Recently, a number of United States citizens have been charged with seeking oversees training for terrorist plots, sending money to fund terrorism or plotting to launch terrorist attacks within the United States. These actions underscore the need to prevent violent radicalization well before the immediate threat of an attack. This is an emerging research area, and far too little is known about what drives individuals to engage in violent radical behavior. In addition, the vast majority of past research has focused on case studies constructed after an attack or attempted attack, large-scale attitudinal surveys, or interviews with former terrorists. As with all research, these methods have limitations including lack of external validity (limiting ones’ ability to generalize from one individual to other cases), the reliance on finding and convincing individuals to grant interviews, and the ability of large-scale attitudinal surveys to capture extremist beliefs. Thus, the current project was launched to explore alternative research approaches that could be used to improve understanding of the processes surrounding violent radicalization. In particular, we sought to examine whether empirical research, using archival or institutional data at the community level, could provide new insights into factors that might leave individuals vulnerable to radicalization.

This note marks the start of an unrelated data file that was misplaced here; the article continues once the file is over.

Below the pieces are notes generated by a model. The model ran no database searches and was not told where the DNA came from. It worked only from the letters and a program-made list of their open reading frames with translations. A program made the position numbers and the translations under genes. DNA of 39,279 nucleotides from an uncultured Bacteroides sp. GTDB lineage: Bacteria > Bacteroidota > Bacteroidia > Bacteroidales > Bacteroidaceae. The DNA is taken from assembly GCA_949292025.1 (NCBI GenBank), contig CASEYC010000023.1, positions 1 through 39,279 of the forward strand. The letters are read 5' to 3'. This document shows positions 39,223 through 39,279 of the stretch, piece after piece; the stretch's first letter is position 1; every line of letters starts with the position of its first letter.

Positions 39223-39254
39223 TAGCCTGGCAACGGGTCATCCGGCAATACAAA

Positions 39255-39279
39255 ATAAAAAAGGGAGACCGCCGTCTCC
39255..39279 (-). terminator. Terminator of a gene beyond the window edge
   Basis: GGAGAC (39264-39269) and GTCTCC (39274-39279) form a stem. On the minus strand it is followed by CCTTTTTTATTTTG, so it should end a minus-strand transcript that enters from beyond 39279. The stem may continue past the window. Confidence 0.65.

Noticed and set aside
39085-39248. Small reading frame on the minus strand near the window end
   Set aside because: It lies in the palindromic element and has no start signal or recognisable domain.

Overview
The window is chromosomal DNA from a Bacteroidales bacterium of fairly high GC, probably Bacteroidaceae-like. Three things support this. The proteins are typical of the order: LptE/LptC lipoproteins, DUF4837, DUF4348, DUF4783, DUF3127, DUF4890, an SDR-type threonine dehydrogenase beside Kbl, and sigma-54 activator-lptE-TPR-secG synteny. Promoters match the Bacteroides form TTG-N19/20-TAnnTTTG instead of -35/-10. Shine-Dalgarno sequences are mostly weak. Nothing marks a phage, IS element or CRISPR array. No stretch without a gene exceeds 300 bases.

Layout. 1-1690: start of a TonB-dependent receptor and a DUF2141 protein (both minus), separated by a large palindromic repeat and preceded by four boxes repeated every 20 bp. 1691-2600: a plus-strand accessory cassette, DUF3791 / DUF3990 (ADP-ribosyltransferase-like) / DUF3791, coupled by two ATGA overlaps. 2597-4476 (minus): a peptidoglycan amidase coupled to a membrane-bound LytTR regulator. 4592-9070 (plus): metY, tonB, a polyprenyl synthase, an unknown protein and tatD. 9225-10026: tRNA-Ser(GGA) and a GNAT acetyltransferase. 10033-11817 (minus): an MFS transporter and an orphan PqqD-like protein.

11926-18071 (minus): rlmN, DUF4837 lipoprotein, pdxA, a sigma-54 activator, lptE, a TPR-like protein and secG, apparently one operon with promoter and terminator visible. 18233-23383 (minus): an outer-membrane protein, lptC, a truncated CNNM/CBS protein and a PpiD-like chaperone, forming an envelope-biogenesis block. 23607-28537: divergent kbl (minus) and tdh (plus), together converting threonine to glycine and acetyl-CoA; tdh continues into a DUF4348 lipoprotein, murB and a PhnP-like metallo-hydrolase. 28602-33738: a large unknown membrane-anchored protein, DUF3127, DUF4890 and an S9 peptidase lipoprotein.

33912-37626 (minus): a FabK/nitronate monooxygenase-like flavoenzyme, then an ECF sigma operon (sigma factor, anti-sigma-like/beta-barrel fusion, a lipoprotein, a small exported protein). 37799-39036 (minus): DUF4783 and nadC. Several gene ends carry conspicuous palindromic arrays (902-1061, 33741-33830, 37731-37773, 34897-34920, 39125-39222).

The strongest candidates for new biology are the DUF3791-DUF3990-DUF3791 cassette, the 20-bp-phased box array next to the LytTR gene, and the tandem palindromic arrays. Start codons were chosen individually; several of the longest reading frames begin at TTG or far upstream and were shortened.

Fishman, Shira. "Community‐Level Indicators of Radicalization: A Data and Methods Task Force." Report to the Human Factors/Behavioral Sciences Division, Science and Technology Directorate, U.S. Department of Homeland Security. College Park, MD: START, 2010. https://www.start.umd.edu/pubs/START_HFD_CommRadReport.pdf